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The following is an article written by one of the team members from our last trip to Yamal, Siberia.  Paul, Igor, and their band “Vertex” once again spent a month in the Arctic Circle sharing the love of Christ with Nanet people of Yamal.


Jesus told his disciples that they were to be his witnesses not only in Jerusalem and the immediate neighborhood but also to the far reaches of the planet. This is the place where missionaries from Calvary Chapel of Philadelphia recently found themselves certainly qualified for the latter part of that assignment. You can’t get much more remote than a series of small villages near the Arctic Circle in Western Siberia, and just for good measure, the missionaries chose the dead of winter to make their most recent visit. In fact, winter – the beginning of March — is a good time for this type of mission trip.  The Ob River is frozen solid with ice a yard thick, making it at least possible to cross the river to drive to many of the villages. The “ice roads,” pathways through the frozen tundra connecting many of the villages will become much less passable when warmer weather arrives, and things begin to thaw.  So it was in February and March that Paul and Igor joined with two believers from Moldova, a former Soviet republic, and two other Russian-speaking believers to play a series of rock music concerts in several remote villages at the base of the Yamal Peninsula.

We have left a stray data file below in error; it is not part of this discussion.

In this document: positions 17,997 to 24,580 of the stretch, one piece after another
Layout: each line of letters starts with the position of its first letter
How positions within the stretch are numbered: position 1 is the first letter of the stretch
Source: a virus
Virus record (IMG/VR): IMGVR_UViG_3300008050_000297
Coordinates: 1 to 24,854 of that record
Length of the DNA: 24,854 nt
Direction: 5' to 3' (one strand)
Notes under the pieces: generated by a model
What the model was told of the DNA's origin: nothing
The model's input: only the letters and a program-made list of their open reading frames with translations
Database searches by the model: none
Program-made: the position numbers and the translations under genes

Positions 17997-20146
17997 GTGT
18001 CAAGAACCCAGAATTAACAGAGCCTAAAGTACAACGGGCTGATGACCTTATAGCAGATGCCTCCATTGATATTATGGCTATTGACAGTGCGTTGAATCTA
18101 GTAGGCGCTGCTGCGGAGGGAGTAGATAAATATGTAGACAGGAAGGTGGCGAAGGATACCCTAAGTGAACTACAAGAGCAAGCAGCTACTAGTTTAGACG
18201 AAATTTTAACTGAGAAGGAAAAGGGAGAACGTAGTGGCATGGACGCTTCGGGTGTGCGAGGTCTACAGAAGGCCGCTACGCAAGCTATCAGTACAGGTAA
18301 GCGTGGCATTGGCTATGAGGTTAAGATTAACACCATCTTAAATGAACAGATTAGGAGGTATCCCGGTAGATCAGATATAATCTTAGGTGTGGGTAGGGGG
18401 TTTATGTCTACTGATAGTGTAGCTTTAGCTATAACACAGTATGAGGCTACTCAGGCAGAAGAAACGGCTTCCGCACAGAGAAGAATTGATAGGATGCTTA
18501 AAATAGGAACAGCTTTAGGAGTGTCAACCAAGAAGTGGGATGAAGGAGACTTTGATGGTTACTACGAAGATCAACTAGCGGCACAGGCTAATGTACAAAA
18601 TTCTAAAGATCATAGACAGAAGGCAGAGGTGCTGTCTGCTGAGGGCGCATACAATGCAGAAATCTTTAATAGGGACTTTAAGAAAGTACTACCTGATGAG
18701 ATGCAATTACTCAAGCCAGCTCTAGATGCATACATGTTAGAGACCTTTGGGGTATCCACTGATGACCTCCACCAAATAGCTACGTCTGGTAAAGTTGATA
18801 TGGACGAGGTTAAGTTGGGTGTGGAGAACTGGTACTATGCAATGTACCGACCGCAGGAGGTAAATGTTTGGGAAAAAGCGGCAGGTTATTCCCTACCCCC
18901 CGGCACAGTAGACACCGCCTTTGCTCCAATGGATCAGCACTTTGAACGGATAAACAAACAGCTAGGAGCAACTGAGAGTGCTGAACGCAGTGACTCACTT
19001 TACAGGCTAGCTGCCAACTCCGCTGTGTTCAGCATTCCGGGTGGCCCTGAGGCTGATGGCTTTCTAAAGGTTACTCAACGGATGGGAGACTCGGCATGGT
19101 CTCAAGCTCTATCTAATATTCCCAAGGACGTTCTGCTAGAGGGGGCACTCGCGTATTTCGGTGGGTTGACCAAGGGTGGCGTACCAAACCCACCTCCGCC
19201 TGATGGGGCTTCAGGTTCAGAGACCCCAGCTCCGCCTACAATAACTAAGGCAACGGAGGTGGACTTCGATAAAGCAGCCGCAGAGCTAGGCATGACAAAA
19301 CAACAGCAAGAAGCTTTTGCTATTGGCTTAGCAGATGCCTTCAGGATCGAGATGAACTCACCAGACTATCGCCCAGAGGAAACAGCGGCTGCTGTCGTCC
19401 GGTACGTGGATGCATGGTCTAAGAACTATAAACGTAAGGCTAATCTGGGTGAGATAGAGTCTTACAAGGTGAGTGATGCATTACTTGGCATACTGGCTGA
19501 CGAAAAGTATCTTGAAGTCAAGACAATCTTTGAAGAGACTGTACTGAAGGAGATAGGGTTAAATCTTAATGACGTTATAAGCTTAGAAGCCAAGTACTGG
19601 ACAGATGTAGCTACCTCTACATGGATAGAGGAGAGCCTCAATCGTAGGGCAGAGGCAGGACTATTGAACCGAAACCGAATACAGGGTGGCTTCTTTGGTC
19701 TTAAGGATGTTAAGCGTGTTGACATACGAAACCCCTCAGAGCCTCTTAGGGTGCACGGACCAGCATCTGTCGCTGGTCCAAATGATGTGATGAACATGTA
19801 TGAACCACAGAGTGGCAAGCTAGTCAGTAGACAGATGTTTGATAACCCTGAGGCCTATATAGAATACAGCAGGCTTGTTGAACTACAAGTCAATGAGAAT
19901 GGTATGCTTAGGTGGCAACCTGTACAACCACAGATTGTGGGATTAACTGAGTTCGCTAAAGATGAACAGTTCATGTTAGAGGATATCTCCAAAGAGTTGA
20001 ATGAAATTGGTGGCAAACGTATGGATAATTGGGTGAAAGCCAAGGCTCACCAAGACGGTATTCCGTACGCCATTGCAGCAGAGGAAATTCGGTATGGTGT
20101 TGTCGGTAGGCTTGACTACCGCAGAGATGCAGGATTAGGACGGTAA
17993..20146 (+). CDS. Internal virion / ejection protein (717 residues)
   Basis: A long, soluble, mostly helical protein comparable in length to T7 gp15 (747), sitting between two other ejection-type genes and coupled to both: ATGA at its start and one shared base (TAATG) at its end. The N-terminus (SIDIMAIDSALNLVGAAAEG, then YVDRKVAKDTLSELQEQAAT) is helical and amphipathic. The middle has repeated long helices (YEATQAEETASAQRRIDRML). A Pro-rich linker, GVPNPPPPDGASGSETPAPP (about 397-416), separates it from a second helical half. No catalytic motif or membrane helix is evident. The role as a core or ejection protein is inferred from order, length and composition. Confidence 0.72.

The concerts were advertised to local authorities as promoting a message against drugs and alcohol, a big concern in the target audience, but the songs, in Russian, also contained the seeds of the Gospel message. Both Igor, the lead singer, and Paul, the bass guitarist, emigrated from the Ukraine as young adults and both attend Calvary Chapel of Philadelphia.  Joining them from Moldova were Dima, who plays lead guitar and Stas, the drummer. On one occasion the band had the opportunity to share their songs and speak to the Khanti people who inhabit the village of Kharsaeem (accent on the second syllable), a fishing village about an hour from the main port city of Salekhard.  Unlike many villages, Kharsaeem is connected to Salekhard by asphalt roads. Many other villages are connected only by treacherous “ice roads.” It is a small miracle that our Christian rock band was able to play in this village. According to Peter, a local believer who has specialized in native customs, the Gospel message only first arrived in this village in the 1990s. It was brought by a foreign missionary (details are vague) and upon hearing the Word of God, a local woman was converted. Unfortunately, the locals were outraged, and a shaman killed the new believer.  The gospel in this region faces several other obstacles, according to a local pastor. Many native peoples are willing to add the God of the Bible to a long list of gods they already believe in. The difficulty is getting indigenous people to accept the God of the Bible as the only true God, with an exclusive claim on their lives.  Yet another difficulty is that the Russian Orthodox Church has persuaded much of the population that any Russian who is not Russian Orthodox is a member of a “sect.” That disparaging term is applied to any non-Orthodox faith, including Catholics and all mainline Protestants. Muslims, who are not ethnic Russians, are not tagged in this way, and are thus generally accepted as being faithful to their religious tradition.  The venue in this small village looked like a community center such as you might find in many a small town in America. But outside, the nearby Ob River was frozen over. The thermometer read 25 below zero Celsius. (That’s 13 below zero Fahrenheit.) When the wind would gust it felt colder still. Adult members of the audience mostly sat still, while teenagers and young children sat, listened, and then ran in and out with their friends. The songs covered a variety of topics. One song, “Belaya Vorona,” or white crow, talked about the need to be different from a crowd that goes after bad choices. Another song challenged listeners to get off the treadmill of a merely materialistic life and to seek a spiritual perspective. Still another song honored mothers who pray. Over the course of a couple of weeks, the band played about eight concerts. There were several unanticipated barriers. The flu had struck Salekhard for much of the band’s visit, and all public meetings (including concerts) were prohibited by civic authorities.